Guzheng are usually tuned to pentatonic scales. The open strings are scale degrees 1, 2, 3, 5, and 6. You reach 4 and 7 by bending scale degrees 3 and 6. Some western songs may call for articulations on 4 and 7 which you can’t play while bending. What do you do? Tune diatonically of course! If you want to play traditional Eastern music use the Pentatonic Tunings instead.
There are two ways to tune a guzheng diatonically. Both require you buy more strings:
1: Buy a set of diatonic strings. These are known as “Type C” strings and are calibrated to work for the balance of thickness, tension, and length you’ll need. This is the recommended method. But maybe you don’t have access to Type C strings. In that case:
2: Get duplicate strings (Type A or B) and tune your instrument manually. Using the following example from Carol Chang, you’ll need duplicate #17, #14, #12, #9, and #7 strings.
WARNING: Do not try to tune diatonically without duplicate strings. You WILL snap strings or otherwise damage your instrument.
Guzheng strings are not meant to be swapped frequently. If you are reusing your strings be careful - it is common for strings to snap off their ends when re-used. Ideally you’d have two instruments, one diatonic, one pentatonic. If you have just one instrument, don’t swap too frequently or you’ll be buying a lot of strings.
First decide what range of notes you want. A guzheng in the pentatonic Key of G will range from D2 to D6, 4 octaves and 1 extra string. A diatonic tuning will only span 3 octaves so you have to pick: high, low, or middle? Use the songs you want to play as a guide. Write the lowest and highest notes down. If they span more than 3 octaves you will have to leave some out. In our example we’ll use a range from G2 to F5. (You can use an online tone generator to help.)
Once you have your notes you’ll need to figure out which string thicknesses you can use. A guzheng string is designed to be tuned about one half step higher or lower than what they are set to in the Key of G. Strings may tolerate up to one whole step. Go farther and you will snap strings. Following our example, a #21 string WILL BREAK or damage the guzheng if we tuned it to G5. That’s 2 and a half steps or 5x higher than the expected range. Instead we’ll use a #19 string. #19 is tuned to G2 in the pentatonic key of G so that’s perfect. Put a #19 string in position 21.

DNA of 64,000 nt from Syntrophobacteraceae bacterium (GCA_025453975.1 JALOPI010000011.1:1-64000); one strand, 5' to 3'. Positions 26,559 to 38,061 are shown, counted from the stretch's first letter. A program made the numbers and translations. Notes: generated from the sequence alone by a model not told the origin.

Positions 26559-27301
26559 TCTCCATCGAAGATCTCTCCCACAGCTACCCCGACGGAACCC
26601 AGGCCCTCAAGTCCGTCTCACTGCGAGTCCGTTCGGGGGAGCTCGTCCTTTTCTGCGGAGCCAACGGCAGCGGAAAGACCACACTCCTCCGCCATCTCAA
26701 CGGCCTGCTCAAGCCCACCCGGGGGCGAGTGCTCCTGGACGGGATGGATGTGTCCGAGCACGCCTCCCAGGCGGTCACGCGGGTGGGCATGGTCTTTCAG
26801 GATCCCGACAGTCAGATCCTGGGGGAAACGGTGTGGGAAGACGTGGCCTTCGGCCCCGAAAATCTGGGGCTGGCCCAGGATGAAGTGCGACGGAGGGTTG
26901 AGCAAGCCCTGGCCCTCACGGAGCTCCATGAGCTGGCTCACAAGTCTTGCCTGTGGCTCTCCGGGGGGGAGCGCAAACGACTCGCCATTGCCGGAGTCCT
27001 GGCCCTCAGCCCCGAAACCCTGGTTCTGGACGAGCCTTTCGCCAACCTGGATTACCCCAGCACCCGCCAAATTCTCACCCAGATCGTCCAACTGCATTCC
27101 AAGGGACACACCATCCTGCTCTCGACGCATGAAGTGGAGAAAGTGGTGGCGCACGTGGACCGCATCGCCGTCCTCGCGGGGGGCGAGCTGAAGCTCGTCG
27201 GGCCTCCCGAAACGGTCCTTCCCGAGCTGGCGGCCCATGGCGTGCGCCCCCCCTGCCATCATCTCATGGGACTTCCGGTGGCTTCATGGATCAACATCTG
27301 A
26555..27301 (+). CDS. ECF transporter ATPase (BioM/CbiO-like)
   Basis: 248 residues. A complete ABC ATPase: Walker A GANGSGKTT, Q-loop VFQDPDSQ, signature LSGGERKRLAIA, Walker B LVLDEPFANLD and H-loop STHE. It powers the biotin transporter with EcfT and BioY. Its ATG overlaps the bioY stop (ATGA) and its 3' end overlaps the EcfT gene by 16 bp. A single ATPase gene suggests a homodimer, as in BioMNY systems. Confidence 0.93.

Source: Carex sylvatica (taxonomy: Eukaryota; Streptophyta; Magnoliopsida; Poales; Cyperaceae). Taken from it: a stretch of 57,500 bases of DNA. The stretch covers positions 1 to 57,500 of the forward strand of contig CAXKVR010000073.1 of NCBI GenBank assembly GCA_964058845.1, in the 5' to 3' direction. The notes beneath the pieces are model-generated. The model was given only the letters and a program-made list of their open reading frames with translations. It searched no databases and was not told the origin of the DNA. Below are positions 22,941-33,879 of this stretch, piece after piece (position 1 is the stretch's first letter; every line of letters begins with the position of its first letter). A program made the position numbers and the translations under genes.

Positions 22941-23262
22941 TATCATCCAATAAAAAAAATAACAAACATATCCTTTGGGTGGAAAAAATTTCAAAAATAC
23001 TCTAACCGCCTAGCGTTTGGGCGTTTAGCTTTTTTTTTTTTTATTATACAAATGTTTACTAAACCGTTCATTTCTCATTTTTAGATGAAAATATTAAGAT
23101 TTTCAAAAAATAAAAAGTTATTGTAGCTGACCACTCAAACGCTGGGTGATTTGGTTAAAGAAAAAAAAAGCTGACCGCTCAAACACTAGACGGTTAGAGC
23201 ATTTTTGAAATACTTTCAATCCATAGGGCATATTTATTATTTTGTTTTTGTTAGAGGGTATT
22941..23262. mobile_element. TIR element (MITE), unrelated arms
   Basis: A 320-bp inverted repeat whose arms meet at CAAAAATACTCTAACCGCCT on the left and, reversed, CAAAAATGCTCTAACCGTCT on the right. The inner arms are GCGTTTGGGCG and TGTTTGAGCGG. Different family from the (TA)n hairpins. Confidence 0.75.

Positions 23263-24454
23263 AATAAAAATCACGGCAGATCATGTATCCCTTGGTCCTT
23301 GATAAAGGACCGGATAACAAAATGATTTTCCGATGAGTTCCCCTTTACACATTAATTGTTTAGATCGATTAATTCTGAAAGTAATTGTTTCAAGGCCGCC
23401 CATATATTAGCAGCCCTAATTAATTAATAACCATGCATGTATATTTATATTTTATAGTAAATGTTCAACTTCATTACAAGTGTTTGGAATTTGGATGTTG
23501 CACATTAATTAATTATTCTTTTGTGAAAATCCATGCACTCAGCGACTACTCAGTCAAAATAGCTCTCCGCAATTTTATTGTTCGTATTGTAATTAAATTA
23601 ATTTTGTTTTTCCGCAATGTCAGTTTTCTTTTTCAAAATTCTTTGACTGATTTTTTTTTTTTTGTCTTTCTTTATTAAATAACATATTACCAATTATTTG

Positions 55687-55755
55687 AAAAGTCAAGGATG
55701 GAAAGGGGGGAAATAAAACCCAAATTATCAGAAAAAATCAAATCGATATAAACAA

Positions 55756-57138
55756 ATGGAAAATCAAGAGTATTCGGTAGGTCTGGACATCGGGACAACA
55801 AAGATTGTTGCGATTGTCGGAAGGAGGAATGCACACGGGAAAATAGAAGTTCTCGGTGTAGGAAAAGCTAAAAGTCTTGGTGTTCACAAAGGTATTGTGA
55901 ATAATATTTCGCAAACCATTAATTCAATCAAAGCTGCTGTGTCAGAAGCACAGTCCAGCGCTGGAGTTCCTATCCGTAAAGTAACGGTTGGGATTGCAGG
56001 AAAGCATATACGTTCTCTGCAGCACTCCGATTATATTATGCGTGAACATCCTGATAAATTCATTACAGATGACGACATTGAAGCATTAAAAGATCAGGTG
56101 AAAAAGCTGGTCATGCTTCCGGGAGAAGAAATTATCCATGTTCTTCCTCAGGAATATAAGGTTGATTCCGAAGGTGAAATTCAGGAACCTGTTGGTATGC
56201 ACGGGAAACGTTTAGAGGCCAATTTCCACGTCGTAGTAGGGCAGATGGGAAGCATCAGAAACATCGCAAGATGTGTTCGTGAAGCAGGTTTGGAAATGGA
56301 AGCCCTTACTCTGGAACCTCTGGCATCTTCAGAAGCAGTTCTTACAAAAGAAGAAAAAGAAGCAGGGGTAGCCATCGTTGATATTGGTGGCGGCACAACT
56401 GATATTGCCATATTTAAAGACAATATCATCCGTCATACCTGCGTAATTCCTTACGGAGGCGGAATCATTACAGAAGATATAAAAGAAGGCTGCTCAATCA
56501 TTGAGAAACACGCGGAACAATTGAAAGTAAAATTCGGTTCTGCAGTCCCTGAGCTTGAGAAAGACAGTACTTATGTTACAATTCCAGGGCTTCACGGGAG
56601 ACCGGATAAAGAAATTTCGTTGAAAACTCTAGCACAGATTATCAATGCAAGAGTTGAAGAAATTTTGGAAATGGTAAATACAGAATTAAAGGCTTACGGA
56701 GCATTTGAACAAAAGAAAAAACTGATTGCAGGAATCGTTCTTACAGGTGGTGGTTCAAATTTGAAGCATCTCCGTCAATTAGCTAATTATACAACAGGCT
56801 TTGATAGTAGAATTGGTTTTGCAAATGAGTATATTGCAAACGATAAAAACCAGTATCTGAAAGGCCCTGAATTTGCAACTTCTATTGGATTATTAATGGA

The next higher note is A2. Great, #18 strings are tuned to A2 in key of G. Put a #18 string in position 20. Position 19 would be B2, which is normally a #17 string. Excellent. That brings us to position 18.
This diatonic scale calls for C3 in position 18. If we go to our Key Table you’ll see the #17 string can be tuned to C3 in the Key of C. So, we’ll put a second # 17 string in position 18. See the full writeup below. We also duplicate strings for F and G.
Position: the location on the instrument. String #: thickness. See your string’s packaging to record what string thickness you are using. On pentatonic tunings the string # is the same as the position. ##cm: The distance between the right fixed bridge and the movable bridge. The conversion from centimeters to inches is rounded for your convenience.
Position = Note = String # = Distance
Position 21 = G2 = String #19 = 73.5cm (29in)
Position 20 = A2 = String #18 = 71cm (28in)
Position 19 = B2 = String #17 = 68.5cm (27in)
Position 18 = C3 = String #17 = 66cm (26in)
Position 17 = D3 = String #16 = 63.5cm (25in)
Position 16 = E3 = String #15 = 61cm (24in)
Position 15 = F3 = String #14 = 58.5cm (23in)
Position 14 = G3 = String #14 = 56cm (22in)
Position 13 = A3 = String #13 = 53.5cm (21in)
Position 12 = B3 = String #12 = 51cm (20in)
Position 11 = C4 = String #12 = 48.5cm (19in)
Position 10 = D4 = String #11 = 46cm (18in)
Position 9 = E4 = String #10 = 43.5cm (17in)
Position 8 = F4 = String #9 = 41cm (16in)
Position 7 = G4 = String #9 = 38.5cm (15in)
Position 6 = A4 = String #8 = 36cm (14in)
Position 5 = B4 = String #7 = 33.5cm (13in)
Position 4 = C5 = String #7 = 31cm (12in)
Position 3 = D5 = String #6 = 28.5cm (11in)
Position 2 = E5 = String #5 = 26cm (10in)
Position 1 = F5 = String #4 = 23.5cm (9in)
Note: This spacing has not been tested. It is based on theory. Use your judgement.
Bridges are normally positioned in sets of 2 and 3 to allow shifting between pentatonic keys. If you are tuned diatonically you have less need of this. So, consider spacing the bridges equally. See the table above for where you may want them. If you find these placements seem to demand too high of a tension, shift your bridges closer to the right. You may need to experiment a bit to find the right balance. If you did even spacing you want roughly 2.5 cm between bridges, which is about one inch.
Place your Position 1 bridge about 23.5cm or 9.25 inches from the right fixed bridge. Place your position 2 bridge 2.5cm or 1 inch to the left. keep doing this for all your movable bridges. Your final bridge should be about 73 cm from the right fixed bridge (about 29 inches).
Bridge Position 1 and Position 21 are based on the distance that string # would normally have if it was tuned to that pitch on a pentatonic instrument.
Note: This spacing has not been tested with key changes (shifting strings to flats or sharps). You may not have enough room to move your bridges far enough. You can either change your string tensions or redo the spacing to try and find that space.